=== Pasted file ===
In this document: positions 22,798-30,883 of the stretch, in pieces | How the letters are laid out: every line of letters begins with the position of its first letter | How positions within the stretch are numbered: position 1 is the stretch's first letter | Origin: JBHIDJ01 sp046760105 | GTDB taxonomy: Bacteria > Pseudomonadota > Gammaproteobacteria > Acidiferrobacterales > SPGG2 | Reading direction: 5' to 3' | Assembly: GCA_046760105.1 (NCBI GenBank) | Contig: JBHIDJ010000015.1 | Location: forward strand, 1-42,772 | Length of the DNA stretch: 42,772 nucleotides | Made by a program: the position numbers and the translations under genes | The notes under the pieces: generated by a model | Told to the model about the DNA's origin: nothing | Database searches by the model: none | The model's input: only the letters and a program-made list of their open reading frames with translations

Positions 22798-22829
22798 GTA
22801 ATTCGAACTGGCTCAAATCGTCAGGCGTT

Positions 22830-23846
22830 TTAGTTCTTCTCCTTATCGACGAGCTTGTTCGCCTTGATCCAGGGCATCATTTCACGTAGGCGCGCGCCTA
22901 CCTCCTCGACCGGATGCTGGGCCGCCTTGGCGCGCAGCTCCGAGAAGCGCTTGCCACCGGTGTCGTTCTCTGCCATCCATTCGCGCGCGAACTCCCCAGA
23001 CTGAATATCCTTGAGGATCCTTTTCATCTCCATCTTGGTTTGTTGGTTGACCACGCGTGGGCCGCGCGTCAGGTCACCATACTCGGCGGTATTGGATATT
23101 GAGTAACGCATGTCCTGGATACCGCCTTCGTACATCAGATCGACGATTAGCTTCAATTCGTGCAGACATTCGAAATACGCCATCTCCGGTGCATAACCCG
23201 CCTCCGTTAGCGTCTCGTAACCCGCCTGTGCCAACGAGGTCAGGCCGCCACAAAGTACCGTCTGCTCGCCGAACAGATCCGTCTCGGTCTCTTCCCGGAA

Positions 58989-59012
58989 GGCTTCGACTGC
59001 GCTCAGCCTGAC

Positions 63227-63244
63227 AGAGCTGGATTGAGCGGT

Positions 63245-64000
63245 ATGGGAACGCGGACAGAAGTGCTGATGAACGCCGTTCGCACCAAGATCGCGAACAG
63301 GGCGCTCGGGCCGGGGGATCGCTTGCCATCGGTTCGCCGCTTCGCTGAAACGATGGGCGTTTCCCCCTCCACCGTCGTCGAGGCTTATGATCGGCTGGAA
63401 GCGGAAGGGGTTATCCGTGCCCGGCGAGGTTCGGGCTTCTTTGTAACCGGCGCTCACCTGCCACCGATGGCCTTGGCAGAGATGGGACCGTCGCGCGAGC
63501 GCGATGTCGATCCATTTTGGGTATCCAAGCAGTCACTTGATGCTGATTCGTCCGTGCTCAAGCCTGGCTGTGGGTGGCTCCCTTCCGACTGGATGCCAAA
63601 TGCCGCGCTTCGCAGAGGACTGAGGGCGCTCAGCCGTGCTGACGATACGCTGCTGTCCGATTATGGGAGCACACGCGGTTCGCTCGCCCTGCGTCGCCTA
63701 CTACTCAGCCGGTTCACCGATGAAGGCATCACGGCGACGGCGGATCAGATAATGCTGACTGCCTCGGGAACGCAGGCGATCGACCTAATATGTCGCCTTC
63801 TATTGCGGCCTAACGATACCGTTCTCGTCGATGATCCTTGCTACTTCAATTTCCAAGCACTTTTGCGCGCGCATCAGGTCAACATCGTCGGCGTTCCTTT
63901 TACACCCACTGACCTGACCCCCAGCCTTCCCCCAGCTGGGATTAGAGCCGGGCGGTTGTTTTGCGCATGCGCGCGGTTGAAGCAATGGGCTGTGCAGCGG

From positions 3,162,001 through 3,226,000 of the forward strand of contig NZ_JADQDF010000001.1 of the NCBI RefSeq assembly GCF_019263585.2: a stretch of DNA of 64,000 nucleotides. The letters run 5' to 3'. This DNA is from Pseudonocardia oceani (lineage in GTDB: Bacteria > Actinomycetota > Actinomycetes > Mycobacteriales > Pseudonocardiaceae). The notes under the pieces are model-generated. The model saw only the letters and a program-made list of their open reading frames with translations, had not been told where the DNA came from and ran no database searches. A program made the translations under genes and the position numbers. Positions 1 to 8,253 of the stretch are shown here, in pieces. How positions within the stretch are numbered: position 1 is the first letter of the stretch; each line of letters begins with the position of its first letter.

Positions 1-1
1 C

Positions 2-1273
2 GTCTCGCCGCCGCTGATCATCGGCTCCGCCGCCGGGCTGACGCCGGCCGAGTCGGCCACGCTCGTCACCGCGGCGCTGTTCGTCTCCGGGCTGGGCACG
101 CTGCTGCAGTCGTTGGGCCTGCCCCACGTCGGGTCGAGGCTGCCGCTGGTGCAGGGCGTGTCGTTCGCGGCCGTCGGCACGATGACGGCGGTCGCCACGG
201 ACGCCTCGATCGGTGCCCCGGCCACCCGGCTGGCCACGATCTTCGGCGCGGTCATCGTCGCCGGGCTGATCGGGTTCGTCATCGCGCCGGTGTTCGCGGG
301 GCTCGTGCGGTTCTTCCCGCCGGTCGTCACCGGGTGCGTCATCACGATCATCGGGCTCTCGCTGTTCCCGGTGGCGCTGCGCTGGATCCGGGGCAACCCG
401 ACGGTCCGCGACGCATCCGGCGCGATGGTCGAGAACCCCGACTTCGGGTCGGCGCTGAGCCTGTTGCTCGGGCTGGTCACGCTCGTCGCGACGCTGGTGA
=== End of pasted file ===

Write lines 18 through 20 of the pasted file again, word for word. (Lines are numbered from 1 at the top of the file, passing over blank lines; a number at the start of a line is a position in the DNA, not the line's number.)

63301 GGCGCTCGGGCCGGGGGATCGCTTGCCATCGGTTCGCCGCTTCGCTGAAACGATGGGCGTTTCCCCCTCCACCGTCGTCGAGGCTTATGATCGGCTGGAA
63401 GCGGAAGGGGTTATCCGTGCCCGGCGAGGTTCGGGCTTCTTTGTAACCGGCGCTCACCTGCCACCGATGGCCTTGGCAGAGATGGGACCGTCGCGCGAGC
63501 GCGATGTCGATCCATTTTGGGTATCCAAGCAGTCACTTGATGCTGATTCGTCCGTGCTCAAGCCTGGCTGTGGGTGGCTCCCTTCCGACTGGATGCCAAA